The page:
“It was at this moment, outside the Delta Upsilon Fraternity house, that while police were attempting to de-escalate the situation, members of the fraternity began recording the interaction, as well as shouting a variety of obscenities at the Committee,” the news release said. “These obscenities included, but were not limited to, ‘Mizzou PC, c..ts, b.....es, niggers’ with a plethora of other micro-aggressions.”
The legion convened a two-hour town hall meeting Wednesday evening at the Gaines/Oldham Black Culture Center. Legion leaders declined requests for interviews and asked for reporters to be excluded, MU spokesman Christian Basi said.
“We have recognized student groups across campus,” Basi said. “They all have the ability to reserve space, and it is up to them to decide how that space is used.”
The incident shows problems of racial animosity on campus have not improved, the legion said in its news release. Racial issues dominated the fall 2015 semester, beginning with disruption of the Homecoming parade, followed by a hunger strike by student Jonathan Butler and a boycott of athletic activities by the Tigers football team. In response, the university created a UM System diversity and inclusion office, elevated the status of campus diversity officers, revised campus free-speech policies and funded increased minority recruitment.
Full story at Columbia Daily tribune (September 2016)
It’s ‘digital heroin’: How screens turn kids into psychotic junkies
By Dr. Nicholas Kardaras
Susan* bought her 6-year-old son John an iPad when he was in first grade. “I thought, ‘Why not let him get a jump on things?’ ” she told me during a therapy session. John’s school had begun using the devices with younger and younger grades — and his technology teacher had raved about their educational benefits — so Susan wanted to do what was best for her sandy-haired boy who loved reading and playing baseball.
She started letting John play different educational games on his iPad. Eventually, he discovered Minecraft, which the technology teacher assured her was “just like electronic Lego.” Remembering how much fun she had as a child building and playing with the interlocking plastic blocks, Susan let her son Minecraft his afternoons away.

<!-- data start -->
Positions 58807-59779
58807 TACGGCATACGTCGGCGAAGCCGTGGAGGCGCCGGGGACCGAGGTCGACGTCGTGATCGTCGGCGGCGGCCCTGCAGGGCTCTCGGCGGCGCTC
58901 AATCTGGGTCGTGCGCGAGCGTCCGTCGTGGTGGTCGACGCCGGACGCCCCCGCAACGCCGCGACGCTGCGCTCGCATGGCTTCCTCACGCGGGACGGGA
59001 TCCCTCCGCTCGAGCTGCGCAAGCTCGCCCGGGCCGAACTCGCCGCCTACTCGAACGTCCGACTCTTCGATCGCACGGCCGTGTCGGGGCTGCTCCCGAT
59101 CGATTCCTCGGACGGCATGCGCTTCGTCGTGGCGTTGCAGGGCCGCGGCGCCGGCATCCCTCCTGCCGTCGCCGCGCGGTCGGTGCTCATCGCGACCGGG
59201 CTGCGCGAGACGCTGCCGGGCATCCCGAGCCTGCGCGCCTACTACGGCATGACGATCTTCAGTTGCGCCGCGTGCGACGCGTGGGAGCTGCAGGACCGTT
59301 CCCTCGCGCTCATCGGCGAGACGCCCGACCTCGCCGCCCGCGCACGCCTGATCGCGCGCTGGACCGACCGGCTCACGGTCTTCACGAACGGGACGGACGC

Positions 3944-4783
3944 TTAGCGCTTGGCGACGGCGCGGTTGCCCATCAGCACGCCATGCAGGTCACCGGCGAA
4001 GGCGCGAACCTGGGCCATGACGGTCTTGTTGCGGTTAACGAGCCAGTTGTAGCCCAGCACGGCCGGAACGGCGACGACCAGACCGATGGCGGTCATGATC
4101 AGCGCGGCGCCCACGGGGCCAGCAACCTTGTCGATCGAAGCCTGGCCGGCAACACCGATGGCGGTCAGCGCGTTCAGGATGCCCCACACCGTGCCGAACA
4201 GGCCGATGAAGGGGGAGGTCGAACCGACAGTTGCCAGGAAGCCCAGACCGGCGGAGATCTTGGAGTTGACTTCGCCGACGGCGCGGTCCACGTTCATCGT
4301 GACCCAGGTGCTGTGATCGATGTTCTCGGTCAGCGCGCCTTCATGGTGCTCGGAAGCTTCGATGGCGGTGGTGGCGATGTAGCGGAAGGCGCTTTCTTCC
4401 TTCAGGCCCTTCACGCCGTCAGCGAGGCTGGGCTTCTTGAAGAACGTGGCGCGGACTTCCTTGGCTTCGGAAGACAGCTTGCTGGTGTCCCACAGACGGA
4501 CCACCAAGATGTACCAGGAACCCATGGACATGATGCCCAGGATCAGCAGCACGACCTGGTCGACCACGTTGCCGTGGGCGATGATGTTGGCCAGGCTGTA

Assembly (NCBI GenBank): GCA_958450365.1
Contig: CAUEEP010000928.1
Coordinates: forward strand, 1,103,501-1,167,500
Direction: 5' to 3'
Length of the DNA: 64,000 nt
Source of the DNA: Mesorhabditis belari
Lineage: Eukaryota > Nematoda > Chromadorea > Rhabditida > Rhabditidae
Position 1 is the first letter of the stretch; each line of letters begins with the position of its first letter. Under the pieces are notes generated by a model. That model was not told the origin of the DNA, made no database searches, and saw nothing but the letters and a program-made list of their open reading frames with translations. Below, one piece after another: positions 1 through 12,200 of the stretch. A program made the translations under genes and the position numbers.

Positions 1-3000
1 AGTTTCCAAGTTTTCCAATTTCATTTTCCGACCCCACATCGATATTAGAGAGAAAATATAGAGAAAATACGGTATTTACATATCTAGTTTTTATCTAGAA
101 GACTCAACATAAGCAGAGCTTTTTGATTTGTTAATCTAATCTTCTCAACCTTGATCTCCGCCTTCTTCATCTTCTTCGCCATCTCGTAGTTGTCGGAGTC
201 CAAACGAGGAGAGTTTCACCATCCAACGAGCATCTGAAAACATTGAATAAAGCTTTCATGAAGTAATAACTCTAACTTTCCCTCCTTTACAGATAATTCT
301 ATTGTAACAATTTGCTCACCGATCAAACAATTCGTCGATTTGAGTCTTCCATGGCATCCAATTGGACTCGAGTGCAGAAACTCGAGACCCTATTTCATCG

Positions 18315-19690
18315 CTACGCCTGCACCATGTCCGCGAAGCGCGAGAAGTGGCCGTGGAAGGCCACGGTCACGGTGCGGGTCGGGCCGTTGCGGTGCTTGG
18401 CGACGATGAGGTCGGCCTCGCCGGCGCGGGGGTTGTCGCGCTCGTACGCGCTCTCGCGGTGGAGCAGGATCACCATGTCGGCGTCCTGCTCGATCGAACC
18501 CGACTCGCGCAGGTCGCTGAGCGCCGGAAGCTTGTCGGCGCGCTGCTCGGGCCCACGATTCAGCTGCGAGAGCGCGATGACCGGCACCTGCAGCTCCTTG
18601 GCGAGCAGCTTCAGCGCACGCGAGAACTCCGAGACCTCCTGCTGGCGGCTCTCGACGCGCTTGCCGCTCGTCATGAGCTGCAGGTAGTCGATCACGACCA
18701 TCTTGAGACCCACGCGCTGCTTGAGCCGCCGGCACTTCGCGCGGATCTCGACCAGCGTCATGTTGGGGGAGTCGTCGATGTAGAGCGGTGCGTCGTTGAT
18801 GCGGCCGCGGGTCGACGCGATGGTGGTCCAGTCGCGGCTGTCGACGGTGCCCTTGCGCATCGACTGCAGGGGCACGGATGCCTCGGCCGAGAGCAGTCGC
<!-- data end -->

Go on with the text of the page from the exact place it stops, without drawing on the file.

At first, Susan was quite pleased. John seemed engaged in creative play as he explored the cube-world of the game. She did notice that the game wasn’t quite like the Legos that she remembered — after all, she didn’t have to kill animals and find rare minerals to survive and get to the next level with her beloved old game. But John did seem to really like playing and the school even had a Minecraft club, so how bad could it be?
Still, Susan couldn’t deny she was seeing changes in John. He started getting more and more focused on his game and losing interest in baseball and reading while refusing to do his chores. Some mornings he would wake up and tell her that he could see the cube shapes in his dreams.
Although that concerned her, she thought her son might just be exhibiting an active imagination. As his behavior continued to deteriorate, she tried to take the game away but John threw temper tantrums. His outbursts were so severe that she gave in, still rationalizing to herself over and over again that “it’s educational.”
Then, one night, she realized that something was seriously wrong.
“I walked into his room to check on him. He was supposed to be sleeping — and I was just so frightened…”
She found him sitting up in his bed staring wide-eyed, his bloodshot eyes looking into the distance as his glowing iPad lay next to him. He seemed to be in a trance. Beside herself with panic, Susan had to shake the boy repeatedly to snap him out of it. Distraught, she could not understand how her once-healthy and happy little boy had become so addicted to the game that he wound up in a catatonic stupor.
There’s a reason that the most tech-cautious parents are tech designers and engineers. Steve Jobs was a notoriously low-tech parent. Silicon Valley tech executives and engineers enroll their kids in no-tech Waldorf Schools. Google founders Sergey Brin and Larry Page went to no-tech Montessori Schools, as did Amazon creator Jeff Bezos and Wikipedia founder Jimmy Wales.
Full story at New York Post (August 2016)
Measures in place for floods during exams
THE Education Ministry is ready to face any flood that may occur during the three major examinations which start next month, said Education Minister Datuk Seri Mahdzir Khalid.
He said the disaster management committee led by education director-general Tan Sri Dr Khair Mohamad Yusof has drawn up measures to ensure that students could sit for the examinations.
“We have identified the areas at risk of flooding, and state education directors will undertake the measures outlined,” he told reporters when met at the Teacher Education Institute (IPG) Darulaman campus here last Monday.
The examinations are Pentaksiran Tingkatan Tiga (PT3), Sijil Pelajaran Malaysia (SPM) and Sijil Tinggi Persekolahan Malaysia (STPM).
Full story at The Star Online (September 2016)